How to Ask for a RaiseJuly 1, 2017

And Other Top Learnings From IAEE Women's Leadership Forum By
July 1, 2017

How to Ask for a Raise

And Other Top Learnings From IAEE Women's Leadership Forum

IAEE’s Women’s Leadership Forum featured education sessions for women at all stages of their career.

Bair,Betsy-VelvetChainsaw-110x140Betsy Bair is Vice President, Strategic Narratives, for Velvet Chainsaw Consulting, which provides strategic consulting for associations and companies that are interested in growing or transforming their major face-to-face events through redesign of premium education, networking or the trade show floor.

Having recently consulted with a major professional association on the sustainability and long-term growth strategy of its women’s leadership conference, I was motivated to attend a leadership forum for women in our own industry: the International Association of Exhibitions and Events’ (IAEE) Women’s Leadership Forum, which took place at the new MGM National Harbor in early May.

Here are some of the key learnings I took away from the forum, many of which can be applied to any aspiring professional or any conference.

1. Ask for a raise.

If you’re a woman, never go to your boss asking for a raise because a man makes more than you. Having research about pay scales can add to your business case, but better yet, be able to show your value to the organization. Take notes when someone compliments you or sends you written props, when you’ve saved the company money, brought in revenue over and above expectations, helped your organization make a strategic leap or volunteered for projects or work that are not part of your job description. Oh, and by the way: NEVER say it’s not my job when someone asks you do something (a top pet peeve among the women attending the forum).

2. Advocate for an advocate.

From a woman’s viewpoint, it’s best to have an advocate who will represent your interests in a room or a discussion that you’re not privy to. This point was made not only during a panel of CEOs about engaging men as advocates (man-bassadors) to pioneer gender equality but also in a presentation by Jay Newton-Small, author of Broad Influence: How Women are Changing the Way America Works (Time, 2016). She told a story about women — in power — being excluded from some major decision-making meetings during President Obama’s first administration. Rather than being competitive, key women banded together to form a network so they’d be aware of when they were being excluded. During a critical Oval Office meeting, which they had not been invited to, “they walked in, sat down and started participating.” The men in the room got the message, and the women weren’t excluded again. It’s important to know your advocate is truly making your case, and not just giving you lip service. As for the women in the White House? They knew they had each other’s back.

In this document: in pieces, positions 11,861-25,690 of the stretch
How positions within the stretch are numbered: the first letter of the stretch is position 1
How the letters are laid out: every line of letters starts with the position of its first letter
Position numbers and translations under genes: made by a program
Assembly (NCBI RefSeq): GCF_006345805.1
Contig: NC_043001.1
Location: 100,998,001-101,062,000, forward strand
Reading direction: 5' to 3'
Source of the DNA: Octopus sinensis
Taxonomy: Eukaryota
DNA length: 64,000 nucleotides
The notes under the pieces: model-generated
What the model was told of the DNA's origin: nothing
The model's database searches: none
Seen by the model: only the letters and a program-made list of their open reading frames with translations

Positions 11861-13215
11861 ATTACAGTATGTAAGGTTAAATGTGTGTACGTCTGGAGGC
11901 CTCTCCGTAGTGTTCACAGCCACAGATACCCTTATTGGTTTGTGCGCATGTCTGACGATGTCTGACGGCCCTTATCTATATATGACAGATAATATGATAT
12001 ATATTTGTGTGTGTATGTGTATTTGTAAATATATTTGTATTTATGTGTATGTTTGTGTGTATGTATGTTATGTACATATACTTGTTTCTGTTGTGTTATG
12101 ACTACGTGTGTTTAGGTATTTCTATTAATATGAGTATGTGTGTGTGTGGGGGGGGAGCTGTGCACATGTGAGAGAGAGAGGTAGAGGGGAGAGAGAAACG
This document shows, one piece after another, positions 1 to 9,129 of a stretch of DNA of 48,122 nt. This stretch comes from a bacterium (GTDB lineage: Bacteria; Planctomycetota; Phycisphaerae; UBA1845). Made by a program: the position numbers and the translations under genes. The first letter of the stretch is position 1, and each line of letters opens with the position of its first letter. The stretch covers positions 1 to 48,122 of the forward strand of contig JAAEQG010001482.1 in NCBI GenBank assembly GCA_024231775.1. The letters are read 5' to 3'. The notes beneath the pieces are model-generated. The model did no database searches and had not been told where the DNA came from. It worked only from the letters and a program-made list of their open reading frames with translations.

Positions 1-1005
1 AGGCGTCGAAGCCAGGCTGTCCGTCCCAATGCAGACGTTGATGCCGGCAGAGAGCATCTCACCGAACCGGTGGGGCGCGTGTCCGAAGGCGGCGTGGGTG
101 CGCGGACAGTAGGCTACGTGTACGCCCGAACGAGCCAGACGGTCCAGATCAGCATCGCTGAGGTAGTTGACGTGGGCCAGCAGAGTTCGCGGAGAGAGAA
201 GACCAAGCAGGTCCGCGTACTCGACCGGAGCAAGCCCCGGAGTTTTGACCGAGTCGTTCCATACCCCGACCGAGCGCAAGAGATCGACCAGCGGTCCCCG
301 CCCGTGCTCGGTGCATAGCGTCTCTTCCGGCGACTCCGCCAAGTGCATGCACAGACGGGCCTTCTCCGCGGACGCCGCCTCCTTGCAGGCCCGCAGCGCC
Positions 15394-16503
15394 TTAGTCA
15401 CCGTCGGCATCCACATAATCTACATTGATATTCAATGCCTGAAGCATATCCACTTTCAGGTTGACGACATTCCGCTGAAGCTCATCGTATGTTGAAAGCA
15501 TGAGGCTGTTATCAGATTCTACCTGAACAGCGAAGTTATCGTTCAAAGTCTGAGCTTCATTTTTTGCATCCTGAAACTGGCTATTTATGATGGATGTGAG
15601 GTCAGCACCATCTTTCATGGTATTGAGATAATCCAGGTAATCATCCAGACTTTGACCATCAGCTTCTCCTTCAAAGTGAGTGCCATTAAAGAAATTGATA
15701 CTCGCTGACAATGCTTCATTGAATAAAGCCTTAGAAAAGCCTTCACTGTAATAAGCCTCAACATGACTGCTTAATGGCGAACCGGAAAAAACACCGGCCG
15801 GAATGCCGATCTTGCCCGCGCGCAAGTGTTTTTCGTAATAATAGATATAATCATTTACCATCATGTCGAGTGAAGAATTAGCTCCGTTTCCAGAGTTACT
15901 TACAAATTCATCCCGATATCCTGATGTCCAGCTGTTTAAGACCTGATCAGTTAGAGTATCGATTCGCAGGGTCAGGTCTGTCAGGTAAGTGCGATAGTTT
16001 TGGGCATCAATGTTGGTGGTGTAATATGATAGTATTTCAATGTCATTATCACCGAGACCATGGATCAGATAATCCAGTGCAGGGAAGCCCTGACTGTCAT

3. It’s not always about “show me the money.”

The panel also made the point that making more money may not be the most important motivator for a woman. If work/life balance is important to you, be prepared to ask for time off, work-at-home options or flexible hours rather than salary increases. A great reference is this recent article from Harvard Business Review: “How to Convince Your Boss to Let You Work from Home.”

4. I versus we?

A consistent message: Women will rise to the top because they are consensus-builders. In the panel discussion, Gary Shapiro, president and CEO of the Consumer Technology Association, said that in the association world, it’s all about the “we” not the “I.” Participants recommended that women do need to learn how to better tout themselves, but suggested that you always mention another by name, or more than one, to ensure you are advocating for others. Wouldn’t we want men to do the same?

5. Refuel, refill.

Clearly many attendees thought of the forum as more personal development than professional development (Emotional Intelligence, or EQ, versus IQ). A little refueling never hurt anyone. That says a lot about how important soft skills are to women leaders. But guess what we’ve discovered in dozens of our own engagements with association volunteers when we’re tasked with improving the education at their annual conferences? Think of a mentor or boss you really admired. What attributes made them special? “Listens well, inspiring or visionary” always wins the day over “intelligent.”

6. Encourage networking.

If there are large numbers of people from the same organization at your conference, it is important to help them branch out from those they’ve come with: Attendees will only reap benefits and grow if they leave their comfort zone and interact with new people. Formal networking can be intentionally designed. It can happen serendipitously, but ideally it should be both. Those attending the first afternoon at the forum had fun with an organized networking event — a scorecard where you had to fill in boxes such as “favorite dessert” and find a mate who had the same answer — but the following day lacked planned networking or table discussions.

7. Build to transform.

The speakers were entertaining, en pointe with messaging, particularly about personal improvement, and highly professional. I believe women’s conferences should aim to be inspirational and transformative. This also can be achieved through the flow of the sessions: Start strong and end with emotion. According to the organizers of TED Talk conferences (as well as the advice we give our clients): “Save the most gripping speakers for the end. This is when your attendees are most open to being moved. It will leave them with a feeling that will stay with them — maybe even motivate them to action.”

Do you think women should use “I” or “we” in a professional setting when talking about their achievements? Are you an advocate for people you manage, and if so, how?

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